Gilligan was paid back not with restraint on the part of the government and its supporters, however, but a stepping up of their slander campaign to question his sanity. To expect anything else in future is unforgivable political naiveté, given that the survival of the government has been imperilled by the Kelly affair.

And for the same reason, Gilligan and the BBC’s decision provides an unwarranted endorsement of the Hutton inquiry’s bona fides.

The convening of such inquiries is always done to suppress, rather than reveal the truth. The Hutton inquiry has already become a mechanism for concealing facts that must be revealed, if how and why Kelly died is to be exposed. In any event, neither Gilligan, the BBC, the Foreign Affairs Committee, the government nor Lord Hutton must be allowed a veto over what evidence is made public. The search for the truth demands the release of Gilligan’s testimony—as well as Davies’ letter to the FAC.

There is another aspect of events that must be taken seriously. The claim attributed to a “Westminster source” and the comments of Illsley have the effect of placing political and emotional pressure on Gilligan, while undermining the veracity of anything critical he may have to say about the behaviour of the government in regard to the Hutton inquiry. After all, why should one believe a man who is supposedly unbalanced?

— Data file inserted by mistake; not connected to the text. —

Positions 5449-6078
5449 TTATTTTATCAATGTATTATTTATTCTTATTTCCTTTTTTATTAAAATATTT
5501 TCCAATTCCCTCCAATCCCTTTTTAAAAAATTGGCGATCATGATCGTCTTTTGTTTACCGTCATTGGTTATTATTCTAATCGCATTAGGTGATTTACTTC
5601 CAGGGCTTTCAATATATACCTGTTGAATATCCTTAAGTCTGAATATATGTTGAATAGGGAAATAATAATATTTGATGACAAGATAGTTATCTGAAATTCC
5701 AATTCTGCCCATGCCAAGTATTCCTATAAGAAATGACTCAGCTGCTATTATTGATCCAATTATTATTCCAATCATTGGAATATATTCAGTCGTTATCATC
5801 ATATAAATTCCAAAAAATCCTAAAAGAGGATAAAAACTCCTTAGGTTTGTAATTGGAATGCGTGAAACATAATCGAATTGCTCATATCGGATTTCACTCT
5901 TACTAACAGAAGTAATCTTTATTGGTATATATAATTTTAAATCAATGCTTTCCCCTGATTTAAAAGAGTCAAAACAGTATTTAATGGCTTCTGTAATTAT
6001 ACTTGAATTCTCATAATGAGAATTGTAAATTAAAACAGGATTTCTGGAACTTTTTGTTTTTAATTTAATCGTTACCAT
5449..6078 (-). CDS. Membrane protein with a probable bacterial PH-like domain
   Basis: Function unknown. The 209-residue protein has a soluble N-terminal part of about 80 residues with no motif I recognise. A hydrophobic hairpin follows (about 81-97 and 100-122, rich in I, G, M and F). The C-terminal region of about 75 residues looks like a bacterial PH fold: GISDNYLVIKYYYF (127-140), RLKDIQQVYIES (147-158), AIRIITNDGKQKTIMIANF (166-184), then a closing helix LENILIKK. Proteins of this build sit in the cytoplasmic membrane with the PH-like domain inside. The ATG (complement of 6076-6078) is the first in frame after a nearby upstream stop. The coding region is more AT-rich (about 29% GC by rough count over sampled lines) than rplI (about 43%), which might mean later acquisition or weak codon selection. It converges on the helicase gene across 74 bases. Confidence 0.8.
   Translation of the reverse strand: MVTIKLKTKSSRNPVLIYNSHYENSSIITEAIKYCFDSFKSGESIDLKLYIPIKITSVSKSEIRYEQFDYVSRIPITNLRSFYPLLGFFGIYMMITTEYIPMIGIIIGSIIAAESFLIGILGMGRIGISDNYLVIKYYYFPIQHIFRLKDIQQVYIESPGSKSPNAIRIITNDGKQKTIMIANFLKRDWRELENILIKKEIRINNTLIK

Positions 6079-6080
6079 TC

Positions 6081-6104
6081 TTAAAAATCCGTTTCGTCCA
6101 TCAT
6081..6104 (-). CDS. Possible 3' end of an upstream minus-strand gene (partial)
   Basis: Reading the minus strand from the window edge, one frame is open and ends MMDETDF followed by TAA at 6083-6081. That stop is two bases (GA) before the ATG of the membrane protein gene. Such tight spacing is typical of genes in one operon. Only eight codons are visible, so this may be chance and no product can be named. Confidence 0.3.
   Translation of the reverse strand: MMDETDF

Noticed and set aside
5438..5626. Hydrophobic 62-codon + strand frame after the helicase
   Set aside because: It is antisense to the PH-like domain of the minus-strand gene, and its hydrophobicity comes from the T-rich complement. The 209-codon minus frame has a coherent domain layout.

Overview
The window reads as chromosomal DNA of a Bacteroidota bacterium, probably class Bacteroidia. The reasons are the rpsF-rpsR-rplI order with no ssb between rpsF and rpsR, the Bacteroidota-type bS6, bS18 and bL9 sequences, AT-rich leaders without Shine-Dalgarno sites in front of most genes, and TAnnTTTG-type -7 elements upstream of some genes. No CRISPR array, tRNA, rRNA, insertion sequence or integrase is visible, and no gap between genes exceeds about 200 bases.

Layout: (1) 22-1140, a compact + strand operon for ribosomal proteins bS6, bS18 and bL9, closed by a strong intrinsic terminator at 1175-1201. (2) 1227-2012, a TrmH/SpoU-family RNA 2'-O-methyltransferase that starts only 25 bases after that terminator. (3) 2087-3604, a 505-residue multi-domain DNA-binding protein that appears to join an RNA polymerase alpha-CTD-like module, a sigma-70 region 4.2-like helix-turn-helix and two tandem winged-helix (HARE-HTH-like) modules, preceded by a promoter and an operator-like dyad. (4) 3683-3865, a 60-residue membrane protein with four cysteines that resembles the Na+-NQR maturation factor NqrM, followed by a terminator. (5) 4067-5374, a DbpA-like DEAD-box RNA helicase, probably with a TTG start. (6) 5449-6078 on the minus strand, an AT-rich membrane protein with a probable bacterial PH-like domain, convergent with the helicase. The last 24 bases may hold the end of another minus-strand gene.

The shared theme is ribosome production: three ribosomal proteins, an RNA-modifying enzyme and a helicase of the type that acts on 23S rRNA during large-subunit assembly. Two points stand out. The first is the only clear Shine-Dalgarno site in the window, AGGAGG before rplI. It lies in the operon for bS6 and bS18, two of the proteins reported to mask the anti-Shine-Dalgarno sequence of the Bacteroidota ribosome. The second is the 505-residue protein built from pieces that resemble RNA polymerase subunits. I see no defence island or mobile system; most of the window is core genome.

But the Guardian’s Zoe Williams argues that the claim that Gilligan is “close to the edge” could be interpreted as a more dangerous threat, given that the circumstances surrounding Kelly’s death have not yet been investigated. In a tongue-in-cheek piece that nevertheless had serious intentions, she states, “I like a good conspiracy. If you were going to write a film about a real conspiracy, and you didn’t want to make it too complicated, this is what you’d write. Scene 56 sees the Labour MP Eric Illsley casting doubt on the mental state of Andrew Gilligan, calling him ‘close to the edge.’ With respect to the floppiness of the expression, it basically means he’s suicidal. And when people who already don’t like you start questioning your will to live, be honest, doesn’t a loud, Hitchcockian ‘ching ching ching’ go off in your head?”

Williams closes her column by predicting, “The one good thing to come out of being lied to is, I anticipate, a resurgence of the popularity of the conspiracy theory, which is really no more or less than keeping a critical distance.”

It is a measure of the appalling state of most contemporary journalism that such expressions of “critical distance” are so rare and for the most part the official explanation of events is not questioned. No one who wants the full facts to emerge in the Kelly affair can lend credence to such a complacent approach.